More than 200 million years ago, Pangaea contained all the modern continents, squished up against one another. The separation of these continents isolated populations of living things, putting them on different evolutionary paths.
Scientists have already found evidence of the separation of the continents in the family histories of reptiles, amphibians and mammals.
"Until now, there has been no equivalent evidence for any plant family," writes an international team of researchers in a study published May 1 in the journal Proceedings of the National Academy of Sciences.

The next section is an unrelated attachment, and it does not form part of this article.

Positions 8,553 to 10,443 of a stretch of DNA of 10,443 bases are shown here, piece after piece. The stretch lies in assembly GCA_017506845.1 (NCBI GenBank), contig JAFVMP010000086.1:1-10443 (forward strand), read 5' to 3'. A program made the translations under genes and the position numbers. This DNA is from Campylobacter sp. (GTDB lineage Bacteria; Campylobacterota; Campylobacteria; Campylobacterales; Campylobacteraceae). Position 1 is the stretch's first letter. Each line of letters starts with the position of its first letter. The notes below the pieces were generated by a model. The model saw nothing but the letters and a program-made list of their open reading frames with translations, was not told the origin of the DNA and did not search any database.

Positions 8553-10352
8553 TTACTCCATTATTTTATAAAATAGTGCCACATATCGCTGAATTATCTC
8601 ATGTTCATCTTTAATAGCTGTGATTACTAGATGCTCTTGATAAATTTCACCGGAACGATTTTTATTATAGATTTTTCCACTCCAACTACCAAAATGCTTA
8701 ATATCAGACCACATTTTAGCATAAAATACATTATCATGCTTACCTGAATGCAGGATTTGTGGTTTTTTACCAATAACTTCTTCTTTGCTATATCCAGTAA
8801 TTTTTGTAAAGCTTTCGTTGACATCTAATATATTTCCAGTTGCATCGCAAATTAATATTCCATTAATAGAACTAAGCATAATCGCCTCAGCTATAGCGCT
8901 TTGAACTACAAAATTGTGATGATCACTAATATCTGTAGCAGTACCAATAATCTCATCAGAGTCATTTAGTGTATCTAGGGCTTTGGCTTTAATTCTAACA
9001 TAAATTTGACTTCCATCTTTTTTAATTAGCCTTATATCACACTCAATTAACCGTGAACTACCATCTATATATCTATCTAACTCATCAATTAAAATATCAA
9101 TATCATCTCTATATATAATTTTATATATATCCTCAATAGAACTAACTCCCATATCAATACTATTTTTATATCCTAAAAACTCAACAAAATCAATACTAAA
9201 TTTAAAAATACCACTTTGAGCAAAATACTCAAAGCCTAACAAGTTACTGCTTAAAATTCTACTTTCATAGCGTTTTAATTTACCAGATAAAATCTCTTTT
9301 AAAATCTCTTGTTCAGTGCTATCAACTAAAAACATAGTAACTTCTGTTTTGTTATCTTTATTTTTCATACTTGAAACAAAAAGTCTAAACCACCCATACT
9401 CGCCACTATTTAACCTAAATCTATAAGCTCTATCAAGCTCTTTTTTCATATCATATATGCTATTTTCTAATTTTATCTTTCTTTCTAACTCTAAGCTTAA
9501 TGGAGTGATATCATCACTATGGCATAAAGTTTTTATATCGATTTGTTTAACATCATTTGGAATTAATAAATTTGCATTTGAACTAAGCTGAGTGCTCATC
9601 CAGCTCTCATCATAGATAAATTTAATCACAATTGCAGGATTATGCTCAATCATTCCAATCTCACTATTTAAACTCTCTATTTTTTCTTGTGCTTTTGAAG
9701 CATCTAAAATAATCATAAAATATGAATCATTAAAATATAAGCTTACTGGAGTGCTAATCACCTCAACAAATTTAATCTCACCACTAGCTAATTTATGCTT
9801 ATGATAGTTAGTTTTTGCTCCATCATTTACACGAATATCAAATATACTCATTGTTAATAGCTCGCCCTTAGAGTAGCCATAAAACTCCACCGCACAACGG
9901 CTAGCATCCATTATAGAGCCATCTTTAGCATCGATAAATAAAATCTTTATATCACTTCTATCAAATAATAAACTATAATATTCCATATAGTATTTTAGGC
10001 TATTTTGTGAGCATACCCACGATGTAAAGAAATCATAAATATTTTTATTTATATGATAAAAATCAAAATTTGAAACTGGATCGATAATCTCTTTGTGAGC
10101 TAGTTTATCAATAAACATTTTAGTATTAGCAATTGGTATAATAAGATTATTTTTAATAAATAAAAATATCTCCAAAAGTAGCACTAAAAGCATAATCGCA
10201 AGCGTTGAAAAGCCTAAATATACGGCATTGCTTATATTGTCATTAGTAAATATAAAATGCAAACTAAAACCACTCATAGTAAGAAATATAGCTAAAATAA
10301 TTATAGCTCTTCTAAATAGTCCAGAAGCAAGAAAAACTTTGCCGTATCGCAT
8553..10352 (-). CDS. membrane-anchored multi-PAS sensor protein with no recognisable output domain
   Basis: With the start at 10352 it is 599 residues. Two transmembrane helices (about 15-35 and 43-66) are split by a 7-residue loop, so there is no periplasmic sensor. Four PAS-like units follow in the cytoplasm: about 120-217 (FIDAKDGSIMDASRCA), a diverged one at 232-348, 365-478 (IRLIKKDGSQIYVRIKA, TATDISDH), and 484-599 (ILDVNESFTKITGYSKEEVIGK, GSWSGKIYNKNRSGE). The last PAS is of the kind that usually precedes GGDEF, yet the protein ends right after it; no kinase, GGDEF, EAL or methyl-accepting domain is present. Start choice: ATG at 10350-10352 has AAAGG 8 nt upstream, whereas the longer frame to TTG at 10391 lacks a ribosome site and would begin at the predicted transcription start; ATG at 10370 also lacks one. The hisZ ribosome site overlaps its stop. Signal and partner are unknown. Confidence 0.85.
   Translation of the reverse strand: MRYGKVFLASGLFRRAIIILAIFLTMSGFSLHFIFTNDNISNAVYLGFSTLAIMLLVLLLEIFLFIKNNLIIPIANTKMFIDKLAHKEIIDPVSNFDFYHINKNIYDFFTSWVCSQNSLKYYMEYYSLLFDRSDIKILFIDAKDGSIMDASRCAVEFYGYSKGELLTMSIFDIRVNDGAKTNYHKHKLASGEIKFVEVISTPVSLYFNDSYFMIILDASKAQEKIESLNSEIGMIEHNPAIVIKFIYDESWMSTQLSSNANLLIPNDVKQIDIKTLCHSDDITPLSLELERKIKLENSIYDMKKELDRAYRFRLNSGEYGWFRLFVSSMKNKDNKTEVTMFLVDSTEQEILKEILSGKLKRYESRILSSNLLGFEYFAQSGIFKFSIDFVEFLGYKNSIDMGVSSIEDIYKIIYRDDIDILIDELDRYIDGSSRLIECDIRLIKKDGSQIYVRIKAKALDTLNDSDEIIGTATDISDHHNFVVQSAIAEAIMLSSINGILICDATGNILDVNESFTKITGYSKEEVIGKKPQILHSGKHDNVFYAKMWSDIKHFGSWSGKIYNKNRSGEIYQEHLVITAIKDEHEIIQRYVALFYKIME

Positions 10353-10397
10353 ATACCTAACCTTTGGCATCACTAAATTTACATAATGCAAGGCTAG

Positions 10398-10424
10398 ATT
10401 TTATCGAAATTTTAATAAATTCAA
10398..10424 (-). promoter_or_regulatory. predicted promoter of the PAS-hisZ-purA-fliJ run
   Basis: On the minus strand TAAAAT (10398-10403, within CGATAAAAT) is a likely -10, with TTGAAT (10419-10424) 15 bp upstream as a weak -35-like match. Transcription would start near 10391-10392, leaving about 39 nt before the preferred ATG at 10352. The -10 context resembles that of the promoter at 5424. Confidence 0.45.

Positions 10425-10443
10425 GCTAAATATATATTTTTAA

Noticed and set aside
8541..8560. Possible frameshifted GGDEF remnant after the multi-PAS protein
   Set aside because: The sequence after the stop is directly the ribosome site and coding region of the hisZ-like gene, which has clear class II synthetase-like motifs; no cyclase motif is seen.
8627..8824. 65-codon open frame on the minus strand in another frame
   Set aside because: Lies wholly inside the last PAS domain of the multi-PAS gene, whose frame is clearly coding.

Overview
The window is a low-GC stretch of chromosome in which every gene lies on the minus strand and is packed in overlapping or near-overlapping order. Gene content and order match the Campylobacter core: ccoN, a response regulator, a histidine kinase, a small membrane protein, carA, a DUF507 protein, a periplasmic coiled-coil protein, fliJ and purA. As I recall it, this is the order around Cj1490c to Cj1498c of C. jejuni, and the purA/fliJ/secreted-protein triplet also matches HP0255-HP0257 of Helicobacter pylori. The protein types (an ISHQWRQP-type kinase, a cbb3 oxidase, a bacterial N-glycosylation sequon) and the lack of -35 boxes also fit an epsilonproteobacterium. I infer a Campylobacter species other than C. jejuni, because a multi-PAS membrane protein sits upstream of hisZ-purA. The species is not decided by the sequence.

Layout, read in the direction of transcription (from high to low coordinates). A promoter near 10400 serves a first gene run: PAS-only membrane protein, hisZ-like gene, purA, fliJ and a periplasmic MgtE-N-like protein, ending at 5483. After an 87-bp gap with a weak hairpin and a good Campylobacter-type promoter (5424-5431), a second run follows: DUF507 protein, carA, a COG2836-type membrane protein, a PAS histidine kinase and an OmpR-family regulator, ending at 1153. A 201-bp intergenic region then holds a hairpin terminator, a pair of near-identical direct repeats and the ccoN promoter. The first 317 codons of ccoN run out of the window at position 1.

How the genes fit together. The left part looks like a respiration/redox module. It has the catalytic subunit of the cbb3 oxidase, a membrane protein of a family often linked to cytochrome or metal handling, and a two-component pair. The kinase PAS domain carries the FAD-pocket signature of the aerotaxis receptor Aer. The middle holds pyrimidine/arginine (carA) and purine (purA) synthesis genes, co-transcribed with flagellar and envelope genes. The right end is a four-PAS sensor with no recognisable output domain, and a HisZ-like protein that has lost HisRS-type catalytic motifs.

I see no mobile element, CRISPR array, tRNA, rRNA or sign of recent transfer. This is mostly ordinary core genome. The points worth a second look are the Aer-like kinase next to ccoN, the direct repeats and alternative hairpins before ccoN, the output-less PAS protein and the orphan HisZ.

The cypress family, Cupressaceae, a group of conifers with scalelike leaves, is believed to have originated more than 200 million years ago, when Pangaea was still intact, according to the researchers.
By looking at changes in the DNA (deoxyribonucleic acid, the code that makes up genes) of 122 species of cypress, the researchers were able to reconstruct a timeline for their evolution. They also included fossil evidence in the analysis.